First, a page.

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I have a jump rope, and my pulse sure goes up while jumping. But what am I exercising exactly?

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3 Answers 3

up vote 17 down vote accepted

Jump roping can be very effective in conditioning and strength.

Jump roping is a very helpful cardiovascular exercise. You're really exercising a complex system of muscles. You're not really isolating one muscle. You're exercising your upper body, core and lower muscles all in one action. You can't get more complete than that.

Upper Body

Because your arms are constantly working to move the jump rope, the upper body muscles are used extensively, including your deltoids (shoulders), back, forearms, biceps and triceps. If you use a heavier rope, your upper body will get more of a workout because it is like adding weight training to your jumping.

Core Jumping rope requires balance, which draws on your core muscles each time you jump and land with the timing of the rope. Abdominal, lower back and hip muscles are all used as they help stabilize and coordinate your movement.

Lower Body Because you are constantly on your toes and making vertical jumps, the calf muscles are used a great deal in jumping rope. It also uses the quadriceps (front of the thighs), hamstrings (back of thighs) and glutes (buttocks) for power and strength. Adding in different moves where you travel forward, backward or side-to-side as you jump, will also engage the smaller stabilizer muscles in your lower body.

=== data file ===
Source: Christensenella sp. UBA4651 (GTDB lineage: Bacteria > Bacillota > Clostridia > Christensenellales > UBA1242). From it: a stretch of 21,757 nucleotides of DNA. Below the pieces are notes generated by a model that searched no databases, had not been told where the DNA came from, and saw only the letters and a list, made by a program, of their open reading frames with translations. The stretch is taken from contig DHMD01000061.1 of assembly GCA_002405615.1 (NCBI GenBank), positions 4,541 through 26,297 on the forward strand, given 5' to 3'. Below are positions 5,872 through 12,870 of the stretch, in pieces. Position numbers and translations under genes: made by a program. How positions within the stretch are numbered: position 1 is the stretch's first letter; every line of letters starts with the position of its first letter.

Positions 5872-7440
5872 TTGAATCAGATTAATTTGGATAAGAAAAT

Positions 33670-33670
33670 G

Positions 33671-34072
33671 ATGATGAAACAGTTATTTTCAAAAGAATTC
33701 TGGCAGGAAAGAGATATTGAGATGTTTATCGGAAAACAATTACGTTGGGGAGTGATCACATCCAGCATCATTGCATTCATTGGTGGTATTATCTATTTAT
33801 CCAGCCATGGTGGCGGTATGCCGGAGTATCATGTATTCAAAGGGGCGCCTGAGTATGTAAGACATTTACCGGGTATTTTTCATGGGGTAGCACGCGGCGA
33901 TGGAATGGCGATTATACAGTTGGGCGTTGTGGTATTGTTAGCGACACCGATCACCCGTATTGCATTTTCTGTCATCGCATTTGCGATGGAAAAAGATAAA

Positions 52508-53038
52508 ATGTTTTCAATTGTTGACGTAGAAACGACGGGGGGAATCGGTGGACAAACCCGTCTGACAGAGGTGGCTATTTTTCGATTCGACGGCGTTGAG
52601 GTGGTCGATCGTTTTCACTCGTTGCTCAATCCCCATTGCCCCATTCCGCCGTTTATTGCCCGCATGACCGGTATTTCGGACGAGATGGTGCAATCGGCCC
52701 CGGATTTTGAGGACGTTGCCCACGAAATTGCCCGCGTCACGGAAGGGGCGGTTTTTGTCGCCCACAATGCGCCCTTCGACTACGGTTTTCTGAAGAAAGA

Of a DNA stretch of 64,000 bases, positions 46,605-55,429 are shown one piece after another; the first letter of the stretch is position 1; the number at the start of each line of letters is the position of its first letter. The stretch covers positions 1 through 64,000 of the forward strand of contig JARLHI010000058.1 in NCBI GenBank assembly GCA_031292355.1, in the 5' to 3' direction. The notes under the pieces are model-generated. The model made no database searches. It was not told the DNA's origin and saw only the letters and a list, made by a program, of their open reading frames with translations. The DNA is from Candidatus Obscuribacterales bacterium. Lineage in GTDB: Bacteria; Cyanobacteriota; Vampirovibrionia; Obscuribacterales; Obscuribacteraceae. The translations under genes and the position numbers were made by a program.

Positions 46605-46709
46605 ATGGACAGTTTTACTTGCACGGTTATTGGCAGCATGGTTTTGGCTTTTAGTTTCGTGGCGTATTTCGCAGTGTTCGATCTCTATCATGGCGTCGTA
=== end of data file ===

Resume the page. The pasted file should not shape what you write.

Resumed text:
Source

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1  
That's awesome!! Great answer, thank you a lot :) –  Svish May 30 '11 at 20:01
    
Jumping rope is also an excellent intro - or warmup - for plyometrics. –  PhillipKregg Jun 16 '12 at 21:00
    
dont want to ask a new question for this, but: how important is the rope, i mean will just jumping without the rope have the same benefits. The ceiling clearance isn't high enough and i am a bit shy to do this in the open. –  Kinjal Dixit Aug 9 '12 at 8:23
    
@kinjal that seems like a decent question, i'd say. I wouldn't be shy. Go head and post it. Seems like a different question. –  chrisjlee Aug 9 '12 at 14:00

I agree with the earlier answers that slow-paced jumproping can increase your cardio-respiratory endurance, but I think the primary benefit is increasing power and speed. This is why you see it used in any movie with a boxer getting ready for a fight.

Because of the rapid higher jumping required, double unders are the most effective way to use a jumprope.

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Double unders? You mean having the rope pass under you twice between you touch the ground? –  Svish May 31 '11 at 7:52
    
yes, like this. youtube.com/watch?v=2TfjmxeUsIs –  J. Winchester May 31 '11 at 10:18

If you are jumping on your toes tips then you are definetely working out your calves.

Also you can count that as a cardio if you can keep jumping for like 20 minutes. But if your heartbeat rate is going really high, no point to do that as a cardio exercise. You should be able to keep your heartbeat rate at a constant range, let's say 140-160 for most of the males.

Edit: Yep, i meant toes! :) Sorry, English is not my mother language.

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On my finger tips? Strange images in my head... Anyways, I have just started so 20 mins without stopping would probably kill me :p Is it still good as cardio exercise if do it more like intervals? Jump until pulse gets a bit high, then wait for a bit until it settles, and so on? –  Svish May 30 '11 at 7:59
    
I believe he meant your toes ;-) –  Ivo Flipse May 30 '11 at 9:27
    
HIIT is always good, especially for fat burning. So yep, you can do HIIT with it, very good exercise. You may end up with king kong calves in the end :) –  Cihan Yılmaz May 30 '11 at 12:40

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